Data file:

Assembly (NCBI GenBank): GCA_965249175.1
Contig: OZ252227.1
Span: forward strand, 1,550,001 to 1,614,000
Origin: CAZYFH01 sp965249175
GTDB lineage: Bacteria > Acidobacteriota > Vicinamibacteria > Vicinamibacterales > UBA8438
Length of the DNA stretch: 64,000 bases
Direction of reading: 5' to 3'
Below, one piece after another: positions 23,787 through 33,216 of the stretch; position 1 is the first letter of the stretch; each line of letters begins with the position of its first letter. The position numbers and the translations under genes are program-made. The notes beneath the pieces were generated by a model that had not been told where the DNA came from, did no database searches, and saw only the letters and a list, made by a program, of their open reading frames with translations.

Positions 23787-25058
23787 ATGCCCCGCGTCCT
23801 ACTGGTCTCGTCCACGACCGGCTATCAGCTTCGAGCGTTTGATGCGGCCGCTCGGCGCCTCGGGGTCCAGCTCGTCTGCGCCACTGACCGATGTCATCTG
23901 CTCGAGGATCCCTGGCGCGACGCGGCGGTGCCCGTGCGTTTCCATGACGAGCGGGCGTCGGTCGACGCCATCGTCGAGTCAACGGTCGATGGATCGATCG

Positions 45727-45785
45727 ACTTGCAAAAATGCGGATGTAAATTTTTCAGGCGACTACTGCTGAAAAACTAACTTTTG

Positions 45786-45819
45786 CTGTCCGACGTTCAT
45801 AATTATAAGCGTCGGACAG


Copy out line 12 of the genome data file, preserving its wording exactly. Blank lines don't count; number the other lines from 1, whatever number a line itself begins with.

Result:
23901 CTCGAGGATCCCTGGCGCGACGCGGCGGTGCCCGTGCGTTTCCATGACGAGCGGGCGTCGGTCGACGCCATCGTCGAGTCAACGGTCGATGGATCGATCG